Gently stretch your feet, toes, and calves daily, as well as before and after exercise. If you’re troubled by foot pain, it’s a good idea to go easy on your joints and emphasize low-impact workouts in your routine. Walking, swimming, water exercises, and cycling are all good sources of cardio that stress your joints much less than, say, running or playing tennis.

Take a Yoga Class

If you’re looking for a less “boring” way to reduce your joint pain through physical activity, joining a local yoga studio for classes is an awesome choice.

All the benefits we just talked about above apply. That means reduced joint stiffness and pain, increased range of motion, more stamina and better sleep—all that good stuff.

On top of that, for many people yoga provides significant mental and emotional benefits. That includes stress relief, teaching breathing and relaxation techniques, and better moods. There’s also a social benefit, since you can take a class with many other people.

One further suggestion: Let your instructor know beforehand about any mobility limitations you might have due to your arthritis. A good yoga instructor will be able to help you choose or modify poses to best fit your needs and abilities.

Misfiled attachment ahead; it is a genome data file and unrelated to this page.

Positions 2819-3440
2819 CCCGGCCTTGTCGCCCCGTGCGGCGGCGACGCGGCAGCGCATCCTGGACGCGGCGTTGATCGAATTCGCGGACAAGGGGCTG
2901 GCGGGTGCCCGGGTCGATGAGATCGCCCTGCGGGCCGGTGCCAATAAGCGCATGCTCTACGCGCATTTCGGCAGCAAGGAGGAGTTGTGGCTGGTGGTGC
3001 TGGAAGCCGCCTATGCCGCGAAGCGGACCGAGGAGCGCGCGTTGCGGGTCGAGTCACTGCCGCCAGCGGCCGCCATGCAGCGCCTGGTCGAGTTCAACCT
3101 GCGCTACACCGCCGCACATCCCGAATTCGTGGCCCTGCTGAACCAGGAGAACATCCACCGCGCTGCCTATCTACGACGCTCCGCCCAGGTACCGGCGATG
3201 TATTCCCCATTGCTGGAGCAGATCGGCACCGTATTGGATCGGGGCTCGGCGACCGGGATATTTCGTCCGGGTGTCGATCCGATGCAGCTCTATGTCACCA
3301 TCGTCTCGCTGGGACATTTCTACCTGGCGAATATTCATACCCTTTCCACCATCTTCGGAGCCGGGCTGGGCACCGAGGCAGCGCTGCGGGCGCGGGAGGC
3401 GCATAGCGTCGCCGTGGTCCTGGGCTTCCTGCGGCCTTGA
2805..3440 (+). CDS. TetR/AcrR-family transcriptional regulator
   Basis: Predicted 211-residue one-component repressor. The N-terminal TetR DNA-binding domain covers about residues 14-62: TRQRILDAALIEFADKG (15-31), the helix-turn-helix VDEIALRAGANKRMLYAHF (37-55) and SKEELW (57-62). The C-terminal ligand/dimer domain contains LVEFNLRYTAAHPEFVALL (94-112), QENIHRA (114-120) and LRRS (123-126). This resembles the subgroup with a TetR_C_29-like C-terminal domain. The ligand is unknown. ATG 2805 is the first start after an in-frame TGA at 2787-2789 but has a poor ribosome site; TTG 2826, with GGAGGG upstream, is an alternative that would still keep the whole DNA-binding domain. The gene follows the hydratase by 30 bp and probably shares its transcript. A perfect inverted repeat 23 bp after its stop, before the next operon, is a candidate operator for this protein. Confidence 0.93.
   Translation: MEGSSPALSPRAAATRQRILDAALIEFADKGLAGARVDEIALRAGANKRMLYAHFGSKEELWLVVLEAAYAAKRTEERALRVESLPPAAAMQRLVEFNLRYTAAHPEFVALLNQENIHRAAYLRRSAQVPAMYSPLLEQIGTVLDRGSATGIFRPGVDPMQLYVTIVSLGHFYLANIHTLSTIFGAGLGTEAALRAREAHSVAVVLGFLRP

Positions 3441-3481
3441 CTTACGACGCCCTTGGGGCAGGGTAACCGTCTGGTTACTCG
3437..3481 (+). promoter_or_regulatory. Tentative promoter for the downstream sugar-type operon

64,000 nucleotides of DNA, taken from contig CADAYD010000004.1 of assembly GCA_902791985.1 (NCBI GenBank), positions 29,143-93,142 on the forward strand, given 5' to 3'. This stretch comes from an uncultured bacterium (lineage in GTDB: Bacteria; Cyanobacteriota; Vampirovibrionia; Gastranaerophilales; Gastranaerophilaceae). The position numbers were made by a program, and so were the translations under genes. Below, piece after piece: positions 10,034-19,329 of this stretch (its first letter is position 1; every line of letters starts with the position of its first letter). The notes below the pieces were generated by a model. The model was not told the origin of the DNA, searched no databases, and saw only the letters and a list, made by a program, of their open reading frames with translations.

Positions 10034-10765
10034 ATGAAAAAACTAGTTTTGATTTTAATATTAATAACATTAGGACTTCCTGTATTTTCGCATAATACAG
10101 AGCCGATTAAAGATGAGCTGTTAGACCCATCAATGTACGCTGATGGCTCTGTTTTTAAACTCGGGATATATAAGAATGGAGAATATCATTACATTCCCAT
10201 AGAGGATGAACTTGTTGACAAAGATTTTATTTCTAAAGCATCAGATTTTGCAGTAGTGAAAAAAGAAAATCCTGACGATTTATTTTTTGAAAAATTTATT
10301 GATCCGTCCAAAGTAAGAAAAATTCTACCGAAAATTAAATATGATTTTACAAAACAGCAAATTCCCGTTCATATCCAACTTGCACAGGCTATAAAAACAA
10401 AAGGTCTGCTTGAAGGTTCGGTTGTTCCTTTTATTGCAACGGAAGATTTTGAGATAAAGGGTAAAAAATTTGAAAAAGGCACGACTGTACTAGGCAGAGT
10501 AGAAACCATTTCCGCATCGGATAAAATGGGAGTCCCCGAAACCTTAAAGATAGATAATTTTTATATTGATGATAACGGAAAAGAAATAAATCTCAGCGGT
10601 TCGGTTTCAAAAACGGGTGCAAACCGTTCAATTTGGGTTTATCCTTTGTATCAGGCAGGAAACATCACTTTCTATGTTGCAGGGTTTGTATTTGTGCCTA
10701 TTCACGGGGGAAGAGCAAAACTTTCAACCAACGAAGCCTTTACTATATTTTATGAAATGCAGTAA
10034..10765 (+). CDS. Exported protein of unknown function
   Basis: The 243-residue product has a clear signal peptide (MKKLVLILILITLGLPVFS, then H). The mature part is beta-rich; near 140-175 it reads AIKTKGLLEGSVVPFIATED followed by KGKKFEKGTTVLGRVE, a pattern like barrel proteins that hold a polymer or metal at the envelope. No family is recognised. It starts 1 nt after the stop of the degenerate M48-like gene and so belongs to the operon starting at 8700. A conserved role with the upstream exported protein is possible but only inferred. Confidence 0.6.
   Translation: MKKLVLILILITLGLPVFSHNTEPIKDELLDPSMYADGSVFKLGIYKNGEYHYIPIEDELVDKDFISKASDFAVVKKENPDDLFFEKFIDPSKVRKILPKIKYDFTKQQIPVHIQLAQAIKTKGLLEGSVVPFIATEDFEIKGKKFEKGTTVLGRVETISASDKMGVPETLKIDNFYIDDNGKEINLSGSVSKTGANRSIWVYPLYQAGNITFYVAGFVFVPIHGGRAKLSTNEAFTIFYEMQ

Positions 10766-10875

Seek Professional Care

If the above tips aren’t giving you the relief you need to live the life you want to live, book an appointment with the team at Sierra Foot & Ankle. We have the treatment tools and know-how to address your arthritis pain in a more focused and effective way.

Options might include:

  • Custom orthotics. When misalignments and abnormal motion in feet and ankles can’t be accommodated with shoes alone, custom orthotics can bridge the gap. Think of them like glasses or contacts, except for the feet instead of the eyes. They’re fashioned with your exact prescription so they fit your feet perfectly and provide the exact support, cushioning, and retraining your feet need. We have our own on-site orthotics lab where we make and adjust them.
  • Injections. In some joints, arthritis pain can be successful managed with injection of a gel-like substance called Synvisc. The material in Synvisc (hyaluronan) is a natural substance used by joints as a lubricant and shock absorber. One injection can provide six months of pain relief for joints.
  • Laser therapy. At the Sierra Foot & Ankle Laser Therapy Center of Excellence, we the latest non-invasive medical laser technology to relieve pain and swelling in soft tissues and around joints. It is particularly effective for rheumatoid arthritis, though in either case it can help reduce stiffness and pain.

Surgery may be an option for severe arthritis that doesn’t respond to any other treatments, though we will always work hard to get your joints working and get you moving using conservative treatment options whenever possible.

If joint pain in your feet and ankles is getting in the way of enjoying your summer activities, give Sierra Foot & Ankle a call today at (775) 783-8037. You can also request an appointment online.